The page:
We each have preferred ways of getting travel advice. I just think that there’s got to be a better way of accessing all of this valuable info in a meaningful way, while providing the personal service to help fill in the gaps. It’s one reason why we’re building Triptuner.
This story begins many years ago, with a young boy taking his first transatlantic flight. At the time I didn’t realize how lucky I was to be on board what is now perhaps the quintessential symbol of global travel – a Boeing 747. It was my first true taste of travel, the spark that ultimately led to my current livelihood. I can still recall the feeling of wonderment when I awoke to find that after a full night’s sleep, we were still over water. As the sun rose, we crossed over a neat patchwork of Holland’s verdant green fields. I remember thinking “what’s it like down there?” It’s a sense of curiosity that has never left me. I get it even when I look at maps of random places. An unquenchable desire to see new places.
Fast forward to the late nineties. After ditching a corporate cubicle for a year-long trip around the world, I caught the tail end of the dotcom boom. Amid the lavish launch parties and overnight wealth of the dotcom boom, I was quite content to be writing promotional copy for a brash young startup called Site59.com. My job? Get people to take a spontaneous weekend trip someplace by crafting evocative, vibrant descriptions. It was a dream job. Describing destinations in a way that captured the inherent pleasure of travel was the perfect outlet for my travel curiosity. Our focus on communicating the overall experience was partly by pure necessity: as a young company we didn’t have inventory in places like Orlando and Las Vegas. We had to sell places like Cleveland and Omaha (no offense).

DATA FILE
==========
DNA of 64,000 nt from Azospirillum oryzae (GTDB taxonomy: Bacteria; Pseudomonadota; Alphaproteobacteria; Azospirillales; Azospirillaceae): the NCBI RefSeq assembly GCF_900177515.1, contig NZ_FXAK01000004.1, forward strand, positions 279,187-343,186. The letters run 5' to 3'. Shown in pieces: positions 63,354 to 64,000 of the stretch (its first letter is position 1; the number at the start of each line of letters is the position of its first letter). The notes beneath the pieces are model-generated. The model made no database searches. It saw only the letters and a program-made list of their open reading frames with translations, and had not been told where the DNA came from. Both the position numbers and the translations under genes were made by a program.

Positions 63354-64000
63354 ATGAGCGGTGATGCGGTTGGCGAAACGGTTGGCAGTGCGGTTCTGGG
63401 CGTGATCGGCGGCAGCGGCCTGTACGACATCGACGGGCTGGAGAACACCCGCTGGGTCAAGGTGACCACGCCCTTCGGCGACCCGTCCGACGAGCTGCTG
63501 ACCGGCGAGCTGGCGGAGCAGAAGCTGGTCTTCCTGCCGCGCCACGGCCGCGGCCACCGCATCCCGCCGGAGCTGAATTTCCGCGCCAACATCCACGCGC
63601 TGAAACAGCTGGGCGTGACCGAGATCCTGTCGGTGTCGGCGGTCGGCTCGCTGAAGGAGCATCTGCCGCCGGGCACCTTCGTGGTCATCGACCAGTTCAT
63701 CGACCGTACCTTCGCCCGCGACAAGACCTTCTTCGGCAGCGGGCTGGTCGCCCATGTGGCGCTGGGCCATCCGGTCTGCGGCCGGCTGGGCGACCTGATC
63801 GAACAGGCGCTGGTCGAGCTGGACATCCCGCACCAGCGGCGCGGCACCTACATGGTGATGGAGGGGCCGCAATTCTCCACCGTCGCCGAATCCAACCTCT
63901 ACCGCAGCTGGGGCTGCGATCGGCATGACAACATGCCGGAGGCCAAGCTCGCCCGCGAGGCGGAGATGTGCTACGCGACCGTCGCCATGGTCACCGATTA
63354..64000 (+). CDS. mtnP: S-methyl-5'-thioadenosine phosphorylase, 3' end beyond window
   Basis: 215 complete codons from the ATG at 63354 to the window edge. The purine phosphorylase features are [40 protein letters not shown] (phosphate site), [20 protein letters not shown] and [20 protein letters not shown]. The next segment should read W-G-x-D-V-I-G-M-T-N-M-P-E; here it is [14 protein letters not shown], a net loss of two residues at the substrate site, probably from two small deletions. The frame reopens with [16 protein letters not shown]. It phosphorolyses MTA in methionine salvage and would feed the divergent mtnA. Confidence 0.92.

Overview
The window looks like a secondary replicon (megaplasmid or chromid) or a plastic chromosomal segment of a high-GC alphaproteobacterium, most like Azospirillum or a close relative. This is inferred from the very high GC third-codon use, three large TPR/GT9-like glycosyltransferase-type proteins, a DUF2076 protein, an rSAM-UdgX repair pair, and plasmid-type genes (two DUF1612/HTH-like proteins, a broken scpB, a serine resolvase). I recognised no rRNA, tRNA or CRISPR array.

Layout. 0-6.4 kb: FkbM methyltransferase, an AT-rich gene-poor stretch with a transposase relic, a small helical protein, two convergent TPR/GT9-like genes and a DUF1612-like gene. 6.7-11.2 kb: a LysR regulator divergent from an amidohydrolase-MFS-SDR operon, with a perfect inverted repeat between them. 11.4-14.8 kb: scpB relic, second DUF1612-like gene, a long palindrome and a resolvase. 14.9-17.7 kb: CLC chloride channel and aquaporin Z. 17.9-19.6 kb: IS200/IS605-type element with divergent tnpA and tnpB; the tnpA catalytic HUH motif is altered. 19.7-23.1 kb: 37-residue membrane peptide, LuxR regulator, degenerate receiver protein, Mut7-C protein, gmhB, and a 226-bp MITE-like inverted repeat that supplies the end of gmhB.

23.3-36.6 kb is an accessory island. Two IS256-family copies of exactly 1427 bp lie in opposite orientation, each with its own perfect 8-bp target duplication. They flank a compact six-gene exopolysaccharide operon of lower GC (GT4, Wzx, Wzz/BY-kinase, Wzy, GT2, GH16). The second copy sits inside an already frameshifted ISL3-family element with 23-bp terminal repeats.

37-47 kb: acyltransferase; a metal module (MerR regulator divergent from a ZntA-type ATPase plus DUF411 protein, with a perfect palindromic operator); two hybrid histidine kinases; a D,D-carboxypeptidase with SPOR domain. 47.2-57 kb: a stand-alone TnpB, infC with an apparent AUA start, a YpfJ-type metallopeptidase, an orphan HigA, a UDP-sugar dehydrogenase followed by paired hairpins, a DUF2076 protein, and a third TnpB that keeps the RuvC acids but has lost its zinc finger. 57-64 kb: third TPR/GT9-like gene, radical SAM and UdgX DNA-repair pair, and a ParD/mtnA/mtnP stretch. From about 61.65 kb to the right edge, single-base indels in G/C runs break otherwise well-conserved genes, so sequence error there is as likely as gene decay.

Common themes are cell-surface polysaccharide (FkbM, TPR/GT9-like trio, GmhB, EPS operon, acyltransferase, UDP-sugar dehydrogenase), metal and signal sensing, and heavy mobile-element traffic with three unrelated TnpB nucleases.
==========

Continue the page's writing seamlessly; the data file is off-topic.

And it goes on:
In two years we managed to sell enough to be acquired by Travelocity. Suddenly, we’re selling the big destinations and my focus shifted to the business side of things: market share, supplier rate negotiations, volume. Still, it was an amazing job. I had a choice territory (Caribbean, and then Europe) and naturally it required extensive travel (hey, somebody had to do it). But as with any mature business, the focus became more about driving volume and profits in popular destinations. Not much discovery.
A concept started forming, a way of capturing the sense of discovery in travel. While this is very much en vogue today (my project is one of a current bevy of “travel inspiration startups”) it was not a top priority for most online travel agencies. As these ideas germinated, an opportunity arose to work for an online agency called eDreams in Barcelona, a city I’ve always loved. Through my years there I gained tremendous insight into the European market, while taking advantage of the many nearby destinations: Tuscany, Tunisia, Provence just to name a few. And while the experience was amazing, the desire to start my own business brought me back to the US and to this project.
This is where we’ll write the next chapter. That’s right I said “we” – you and I. You’ll provide the comments and feedback (and perhaps one day become a customer), and I will do the work. Not a bad deal, huh? Please join me as we build an exciting new way to discover amazing travel experiences.